If I could go back in time and talk to myself as a high school senior I would approach myself and say "Look, life isn't easy and neither is college. Learn to let go of your past and move on, more motivated and stronger than you were before genuinely happy that you had the experience. College is not a giant party and it will take hardwork to learn the material to pass your classes. Don't be eager to get anywhere, enjoy how easy high school is, and know when you get to college, life will throw obstacles in your way. The excess time you spend wasting on video games is time you could spend proving to yourself that you are smart and entirely capable of doing great things with your life. All you have to do is wake up and decide you're ready to make that change."


I would tell myself to manage my time better and plan my classes better to set myself up for success.


I would tell my high school self two large pieces of advice. The first would be to stop being a procrastinator. In college, assignments come at you left and right and the due dates sneak up on you so fast. No longer do you get three weeks to write a four page essay, you might get three days. No longer do you have one big assignment a month, you have four big assignments a week. The second piece of advice I would give myself would be to really hone in on time management skills. Even though, four or five classes seem like nothing to a highschooler, they are a lot of work in college. I would want to make sure my highschool self understood classes do not mean go to class and maybe have some homework; they mean going to lecture, taking notes, reading, taking more notes, studying, and taking even more notes. If I had that advice as a high schooler I do not think the transition to college would have been such a shock.


If I could travel back and have a chat with the high school version of myself I would have a few tidbits of advise to give. First off college is going to be an overwhelming but ultimately awesome experience so have a plan of attack going in. Make sure you join clubs and get involved with various organizations that seem important to you, this is a great way to meet people outside of your major who you still have similar interests with. Don't be afraid to go to office hours and get to know your professors and TA's. They are no where near as scary as they seem, they truly want to help and will be extremely appreciative that you care enough about the subject they are teaching to come in and get some extra assistance when you need it. Also make sure you try extremely hard to get good grades in the introductory courses you take in the beginning of your college career so you have a nice GPA buffer when you reach higher-level more challenging courses. Lastly make sure you still enjoy yourself these will be some of the best years of your life.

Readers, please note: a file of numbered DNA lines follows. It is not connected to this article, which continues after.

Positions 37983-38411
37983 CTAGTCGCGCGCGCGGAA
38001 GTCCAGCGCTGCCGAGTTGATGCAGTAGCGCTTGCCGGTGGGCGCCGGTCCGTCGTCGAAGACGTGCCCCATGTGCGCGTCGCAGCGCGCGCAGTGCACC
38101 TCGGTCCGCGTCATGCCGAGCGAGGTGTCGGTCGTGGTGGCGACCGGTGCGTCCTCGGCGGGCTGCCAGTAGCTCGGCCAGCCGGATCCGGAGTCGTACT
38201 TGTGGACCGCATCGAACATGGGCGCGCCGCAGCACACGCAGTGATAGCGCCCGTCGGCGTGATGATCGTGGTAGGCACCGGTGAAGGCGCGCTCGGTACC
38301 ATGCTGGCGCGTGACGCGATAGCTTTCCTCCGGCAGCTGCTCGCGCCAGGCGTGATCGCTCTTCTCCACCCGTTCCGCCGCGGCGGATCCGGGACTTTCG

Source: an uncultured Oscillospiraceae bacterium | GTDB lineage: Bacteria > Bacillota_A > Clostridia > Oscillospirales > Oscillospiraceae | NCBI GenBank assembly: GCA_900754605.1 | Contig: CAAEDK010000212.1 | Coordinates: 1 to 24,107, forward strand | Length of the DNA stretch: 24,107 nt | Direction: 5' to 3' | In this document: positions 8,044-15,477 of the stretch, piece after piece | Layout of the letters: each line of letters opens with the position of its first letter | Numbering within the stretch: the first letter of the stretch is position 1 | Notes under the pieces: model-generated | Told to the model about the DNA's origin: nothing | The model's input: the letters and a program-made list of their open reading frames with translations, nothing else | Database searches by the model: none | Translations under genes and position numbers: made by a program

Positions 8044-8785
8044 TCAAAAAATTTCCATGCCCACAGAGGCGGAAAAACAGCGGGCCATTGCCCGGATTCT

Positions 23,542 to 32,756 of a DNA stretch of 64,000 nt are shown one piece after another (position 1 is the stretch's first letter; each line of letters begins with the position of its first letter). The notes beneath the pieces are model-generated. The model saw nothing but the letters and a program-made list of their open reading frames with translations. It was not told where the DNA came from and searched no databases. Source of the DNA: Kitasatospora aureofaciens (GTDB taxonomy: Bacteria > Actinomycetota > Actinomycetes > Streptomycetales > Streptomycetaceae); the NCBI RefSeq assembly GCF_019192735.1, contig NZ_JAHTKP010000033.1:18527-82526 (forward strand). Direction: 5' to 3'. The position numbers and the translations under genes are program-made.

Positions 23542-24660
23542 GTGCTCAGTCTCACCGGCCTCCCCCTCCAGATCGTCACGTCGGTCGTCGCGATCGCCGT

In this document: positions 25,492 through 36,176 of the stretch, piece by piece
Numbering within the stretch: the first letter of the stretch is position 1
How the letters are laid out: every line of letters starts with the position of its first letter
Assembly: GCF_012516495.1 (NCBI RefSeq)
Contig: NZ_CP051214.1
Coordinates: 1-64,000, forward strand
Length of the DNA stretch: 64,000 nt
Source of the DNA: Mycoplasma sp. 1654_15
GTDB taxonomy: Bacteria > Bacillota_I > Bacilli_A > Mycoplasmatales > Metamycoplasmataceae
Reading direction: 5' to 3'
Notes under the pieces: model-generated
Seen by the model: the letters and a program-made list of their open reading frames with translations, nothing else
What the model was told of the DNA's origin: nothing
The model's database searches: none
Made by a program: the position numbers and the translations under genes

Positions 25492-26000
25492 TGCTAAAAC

If I could go back to when I was a senior in high school then I would tell myself that first I was going to do a great job. Although school can get tough and there will be times when you feel like giving up, you must keep moving forward because there will be a glorious end. Also I would tell myself to focus on the little things like applying for scholarships and looking for ways on how to save money because I was too confident that I forgot to apply for other financial aid. This would come to hurt you in later time. Also take this year to learn how to manage your time because that will be important in college. All the learning and work is not enforced by the teachers and they could care less whether you pass or fail and that is why you must teach yourself to open the textbook out of freewill and study. You must prepare now for college because soon it will be too late and there will be nothing you can do to fix it.


If I could go back in time, I would tell myself I made the right choice to drop out of school in 10th grade becasue my mother refused to pay rent on our house and we became homeless for the third time during the two short years i attened highschool. if i had attempted to continue to go to highschool i know i would have never been able to graduate. Getting my GED allowed me to go straight to college and everyone says college is harder then highschool but they are wrong ive done better in college then i ever could have done in highschool. After getting my GED i started relying only on myself because at that time i realized i was the only one who could support myself and keep me from being homeless. I would tell myself to keep your head up one day you will be the first in the family to get a degree and prove i can do anything i set my mind to, and not to give up things are tough but they will get better and having an education will make things much easier as i grow and mature even more.


To my high-school self: I would tell myself that i should work a little bit harder. That high school really in't that bad, and no matter how dull it might seem, you're still going to miss it someday. High School only happens once, i should try to make it the best i can. Every opportunity is important, and even though no one tells you, each one has a purpose. Never stop learning.